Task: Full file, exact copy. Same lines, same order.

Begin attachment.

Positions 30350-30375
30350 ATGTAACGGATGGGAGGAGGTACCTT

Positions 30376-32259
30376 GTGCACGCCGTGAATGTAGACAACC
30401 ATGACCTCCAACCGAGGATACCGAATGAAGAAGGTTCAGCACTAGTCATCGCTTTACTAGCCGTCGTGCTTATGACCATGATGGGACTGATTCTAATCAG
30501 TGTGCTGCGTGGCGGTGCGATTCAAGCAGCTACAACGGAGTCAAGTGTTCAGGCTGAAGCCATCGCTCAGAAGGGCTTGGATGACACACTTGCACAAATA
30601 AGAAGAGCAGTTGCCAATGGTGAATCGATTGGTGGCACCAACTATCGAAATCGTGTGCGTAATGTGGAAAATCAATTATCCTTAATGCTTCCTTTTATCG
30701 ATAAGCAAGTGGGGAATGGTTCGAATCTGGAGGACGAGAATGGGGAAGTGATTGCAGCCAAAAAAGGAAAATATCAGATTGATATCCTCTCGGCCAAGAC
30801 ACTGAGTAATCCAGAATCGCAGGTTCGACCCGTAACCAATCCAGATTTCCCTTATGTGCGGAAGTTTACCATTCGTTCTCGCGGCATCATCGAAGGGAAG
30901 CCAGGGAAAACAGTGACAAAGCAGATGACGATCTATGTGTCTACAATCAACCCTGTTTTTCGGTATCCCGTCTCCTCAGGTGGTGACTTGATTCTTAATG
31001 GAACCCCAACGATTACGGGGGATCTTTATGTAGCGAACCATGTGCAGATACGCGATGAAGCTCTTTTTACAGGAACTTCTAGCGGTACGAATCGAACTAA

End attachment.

Positions 30350-30375
30350 ATGTAACGGATGGGAGGAGGTACCTT

Positions 30376-32259
30376 GTGCACGCCGTGAATGTAGACAACC
30401 ATGACCTCCAACCGAGGATACCGAATGAAGAAGGTTCAGCACTAGTCATCGCTTTACTAGCCGTCGTGCTTATGACCATGATGGGACTGATTCTAATCAG
30501 TGTGCTGCGTGGCGGTGCGATTCAAGCAGCTACAACGGAGTCAAGTGTTCAGGCTGAAGCCATCGCTCAGAAGGGCTTGGATGACACACTTGCACAAATA
30601 AGAAGAGCAGTTGCCAATGGTGAATCGATTGGTGGCACCAACTATCGAAATCGTGTGCGTAATGTGGAAAATCAATTATCCTTAATGCTTCCTTTTATCG
30701 ATAAGCAAGTGGGGAATGGTTCGAATCTGGAGGACGAGAATGGGGAAGTGATTGCAGCCAAAAAAGGAAAATATCAGATTGATATCCTCTCGGCCAAGAC
30801 ACTGAGTAATCCAGAATCGCAGGTTCGACCCGTAACCAATCCAGATTTCCCTTATGTGCGGAAGTTTACCATTCGTTCTCGCGGCATCATCGAAGGGAAG
30901 CCAGGGAAAACAGTGACAAAGCAGATGACGATCTATGTGTCTACAATCAACCCTGTTTTTCGGTATCCCGTCTCCTCAGGTGGTGACTTGATTCTTAATG
31001 GAACCCCAACGATTACGGGGGATCTTTATGTAGCGAACCATGTGCAGATACGCGATGAAGCTCTTTTTACAGGAACTTCTAGCGGTACGAATCGAACTAA